Westward Expansion 1800-1860: Education Research Article from American Eras

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After Theodore Weld and other antislavery rebels left Lane Seminary in Cincinnati in 1834, they enrolled at Oberlin Collegiate Institute, which had recently been founded in northeastern Ohio by John Jay Shipherd, a Congregationalist minister, to advance the cause of Protestant Christianity in the West. Shipherd had designed the college as a manual-labor school, seeking to train the body and heart of each student as well as the intellect. According to his original plan, students would labor four hours a day; in addition to the Male Department, a Female Department already was contemplated, in which female students would engage in domestic tasks, the culture of silk, and the manufacture of clothing. Eliza Branch, the first female student, taught the infant school while she also was attending the academic course. In addition she helped Esther Shipherd care for the sixteen members of the tiny colony who...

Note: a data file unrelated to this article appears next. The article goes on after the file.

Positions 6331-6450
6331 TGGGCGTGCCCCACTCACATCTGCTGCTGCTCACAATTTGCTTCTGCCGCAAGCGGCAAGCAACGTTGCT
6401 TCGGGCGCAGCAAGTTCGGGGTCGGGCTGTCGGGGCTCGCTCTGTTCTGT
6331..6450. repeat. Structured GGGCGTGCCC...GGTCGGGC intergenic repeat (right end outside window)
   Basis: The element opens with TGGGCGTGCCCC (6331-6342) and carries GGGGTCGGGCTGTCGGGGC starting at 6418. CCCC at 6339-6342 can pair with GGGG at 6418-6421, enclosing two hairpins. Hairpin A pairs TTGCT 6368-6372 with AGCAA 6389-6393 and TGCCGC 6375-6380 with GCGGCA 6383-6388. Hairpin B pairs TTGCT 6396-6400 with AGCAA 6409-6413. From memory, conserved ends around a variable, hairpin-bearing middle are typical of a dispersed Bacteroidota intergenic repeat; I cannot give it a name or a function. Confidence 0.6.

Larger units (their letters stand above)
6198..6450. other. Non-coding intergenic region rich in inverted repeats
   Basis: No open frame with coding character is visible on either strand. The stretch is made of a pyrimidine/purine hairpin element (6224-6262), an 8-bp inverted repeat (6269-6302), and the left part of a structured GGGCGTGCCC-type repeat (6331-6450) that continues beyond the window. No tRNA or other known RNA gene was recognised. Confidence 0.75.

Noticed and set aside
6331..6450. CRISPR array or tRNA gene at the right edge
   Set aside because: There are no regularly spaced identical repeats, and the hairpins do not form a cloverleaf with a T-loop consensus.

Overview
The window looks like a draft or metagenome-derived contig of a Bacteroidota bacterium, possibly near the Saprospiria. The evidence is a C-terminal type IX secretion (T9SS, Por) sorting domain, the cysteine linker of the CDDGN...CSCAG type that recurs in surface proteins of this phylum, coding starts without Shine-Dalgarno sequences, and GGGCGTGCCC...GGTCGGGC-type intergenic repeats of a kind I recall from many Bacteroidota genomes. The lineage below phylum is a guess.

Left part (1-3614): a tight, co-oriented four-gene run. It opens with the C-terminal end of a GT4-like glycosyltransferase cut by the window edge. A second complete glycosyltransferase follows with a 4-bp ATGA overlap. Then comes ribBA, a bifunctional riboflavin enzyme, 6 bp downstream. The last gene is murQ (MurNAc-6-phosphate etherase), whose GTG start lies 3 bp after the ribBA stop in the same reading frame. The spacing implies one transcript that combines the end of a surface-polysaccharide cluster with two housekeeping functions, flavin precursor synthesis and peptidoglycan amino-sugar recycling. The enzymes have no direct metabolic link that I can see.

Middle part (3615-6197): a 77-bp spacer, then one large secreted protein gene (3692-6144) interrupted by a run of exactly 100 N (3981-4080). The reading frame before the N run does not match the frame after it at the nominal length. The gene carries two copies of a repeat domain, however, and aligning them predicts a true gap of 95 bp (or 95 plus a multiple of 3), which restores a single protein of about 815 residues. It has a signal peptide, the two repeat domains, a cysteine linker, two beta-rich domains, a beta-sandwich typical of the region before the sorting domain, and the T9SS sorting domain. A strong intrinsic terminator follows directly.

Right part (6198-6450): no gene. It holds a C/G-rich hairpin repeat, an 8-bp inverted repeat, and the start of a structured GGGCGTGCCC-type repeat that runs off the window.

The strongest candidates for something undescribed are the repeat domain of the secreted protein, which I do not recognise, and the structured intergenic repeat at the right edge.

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This section contains 393 words
(approx. 2 pages at 300 words per page)
Buy the Westward Expansion 1800-1860: Education Encyclopedia Article
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